While we now have mandoc for handling man pages, we currently still need groff in the tree to handle miscellaneous docs that are not man pages.

This is itself an inadequate solution as the groff we have does not support PDF output (which in this day and age is highly desirable) ... and while newer groff does support PDF output it does so via a Perl script. Also, importing a newer groff is problematic for assorted other reasons.

We need a way to typeset miscellaneous articles that we can import into base and that ideally is BSD licensed. (And that can produce PDFs.) Currently it looks like there are three decent ways forward:

These are all difficult and a lot of work, and in the case of new syntax are bound to cause a lot of shouting and stamping. Also, many of the miscellaneous documents use various roff preprocessors and it isn't clear how much of this mandoc can handle.

None of these options is particularly appealing.

There are also some less decent ways forward:

These options are even less appealing.

Maybe someone can think of a better idea. There are lots of choices if we give up on typeset output, but that doesn't seem like a good plan either.

Halibut might be worth including in the mix of options to consider. The source tarball is 919K, it's written in portable ANSI C (apart from requiring at least a 32-bit platform), it has no dependencies, and the license is MIT. It can directly generate plain ASCII text, HTML, PDF, PostScript, Unix man pages (i.e. nroff input to work with the -mandoc macro package), and Unix info.
Comment by J. Lewis Wednesday evening, February 4th, 2015

Thoughts from a passers-by:

Let the output formats (we need most!) dictate the requirements of the tool.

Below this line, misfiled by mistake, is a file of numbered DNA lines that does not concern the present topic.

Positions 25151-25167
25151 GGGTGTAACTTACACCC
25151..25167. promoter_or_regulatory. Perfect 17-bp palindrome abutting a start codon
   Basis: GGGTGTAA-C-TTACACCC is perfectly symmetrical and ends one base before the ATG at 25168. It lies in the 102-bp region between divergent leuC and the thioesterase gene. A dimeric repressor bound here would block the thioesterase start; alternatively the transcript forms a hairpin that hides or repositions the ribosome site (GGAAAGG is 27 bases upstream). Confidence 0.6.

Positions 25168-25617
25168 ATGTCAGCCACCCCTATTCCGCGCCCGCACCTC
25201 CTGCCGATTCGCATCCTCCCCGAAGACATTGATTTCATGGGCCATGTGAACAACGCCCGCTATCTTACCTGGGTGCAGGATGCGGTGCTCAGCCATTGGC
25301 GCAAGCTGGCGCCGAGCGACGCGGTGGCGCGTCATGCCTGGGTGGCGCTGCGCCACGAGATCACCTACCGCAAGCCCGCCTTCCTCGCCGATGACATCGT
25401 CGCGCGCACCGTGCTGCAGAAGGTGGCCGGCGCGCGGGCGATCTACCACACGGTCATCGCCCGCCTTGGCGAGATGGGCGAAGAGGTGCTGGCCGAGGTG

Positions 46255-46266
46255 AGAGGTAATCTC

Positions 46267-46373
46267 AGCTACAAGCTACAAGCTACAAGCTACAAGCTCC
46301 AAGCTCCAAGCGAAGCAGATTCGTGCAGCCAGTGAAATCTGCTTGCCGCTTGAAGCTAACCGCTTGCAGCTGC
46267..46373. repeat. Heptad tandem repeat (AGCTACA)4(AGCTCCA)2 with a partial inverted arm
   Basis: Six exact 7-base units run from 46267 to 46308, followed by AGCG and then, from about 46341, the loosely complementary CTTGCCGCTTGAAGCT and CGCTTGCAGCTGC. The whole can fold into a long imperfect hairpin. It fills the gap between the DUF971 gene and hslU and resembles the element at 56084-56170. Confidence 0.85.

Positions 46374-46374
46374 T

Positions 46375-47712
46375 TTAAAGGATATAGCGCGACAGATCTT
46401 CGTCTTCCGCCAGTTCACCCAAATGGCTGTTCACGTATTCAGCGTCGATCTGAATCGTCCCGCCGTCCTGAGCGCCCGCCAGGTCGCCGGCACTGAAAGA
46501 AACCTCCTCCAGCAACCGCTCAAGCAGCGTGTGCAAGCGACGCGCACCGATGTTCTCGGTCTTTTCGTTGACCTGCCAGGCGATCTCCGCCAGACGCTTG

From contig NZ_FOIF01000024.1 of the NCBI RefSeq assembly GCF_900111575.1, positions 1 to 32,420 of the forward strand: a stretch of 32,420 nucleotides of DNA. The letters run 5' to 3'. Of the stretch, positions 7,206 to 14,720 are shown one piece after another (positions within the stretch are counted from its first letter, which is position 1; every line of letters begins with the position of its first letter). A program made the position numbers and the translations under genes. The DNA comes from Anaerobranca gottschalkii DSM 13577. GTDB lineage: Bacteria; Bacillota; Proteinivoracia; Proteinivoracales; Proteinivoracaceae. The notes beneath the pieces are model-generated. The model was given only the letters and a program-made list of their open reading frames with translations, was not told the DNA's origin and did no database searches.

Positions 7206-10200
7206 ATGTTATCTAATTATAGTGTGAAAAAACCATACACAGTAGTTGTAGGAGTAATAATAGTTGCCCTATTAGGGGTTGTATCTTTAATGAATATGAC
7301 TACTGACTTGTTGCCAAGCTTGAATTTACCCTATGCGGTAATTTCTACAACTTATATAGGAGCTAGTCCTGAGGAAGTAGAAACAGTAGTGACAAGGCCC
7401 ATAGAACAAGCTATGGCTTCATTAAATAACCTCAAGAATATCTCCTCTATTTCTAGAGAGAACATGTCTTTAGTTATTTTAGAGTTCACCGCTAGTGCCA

Let us end up with building a printing press. Let us forget a writer writes with a Fountain pen to concentrate on content. To getaway with distractions.
Instead let us provide him a letter case. To let him think about each single letter independently. Instead of thinking of the content.
If he has kept up till now, let us further distract him: Let him set the printing press to output almost any book format available.
Of course, none supports that letter combination he minutely composed earlier. Let him think about which format to choose or which letters to loose!

A writer needs a tool which concentrates his thought. A printing press expands thought.
What will the writer do if one gives the writer a printing press?

Why should the available book formats define the pen of the writer? 'Content rules format.'

I see a collection of printing presses. They can do a lot.
I read: They don't do the job 'software documentation'.
But what does this all have to do with solving the task 'software documentation'?
Nothing. One needs to specify what 'software documentation' is before choosing the tool.
To me it is:

  1. Hierarchy
    1. Headings
    2. Lists
  2. Descriptive text
  3. Non-descriptive text (quotes)
    1. Inline
    2. Multiline
  4. References
    1. Internal
    2. External
      1. Author, Title, Date, Location
      2. URI
  5. Images

Blocks of texts are organised in an hierarchy (a1).
Block of texts consist of descriptive (b) and non-descriptive elements (quotes) (c).
A descriptive element (b) explains stuff. A non-descriptive (c) is either input or output of the software. It may be inline (c1) or multiline (c2).
A descriptive element may contain lists (a2). It may contain references to (d1) the hierarchy itself or (d2) to external sources.
I leave it to some higher power whether images (e) are required.
The plain text should be (1) indented and (2) broken incorporating the hierarchy (a1) (Why is this not the editor's job? Consistency.).

That's it.

'But I need to highlight some description text.' No, you don't.
If it's important it should be reflected by the hierarchy anyway. Still, not satisfied? Then, look at your keyboard:
USE CAPS.
o r s p a c e.
O R B O T H.

You haven't seen anything. Continue your walk.

Comment by Benjamin late Tuesday evening, March 31st, 2015
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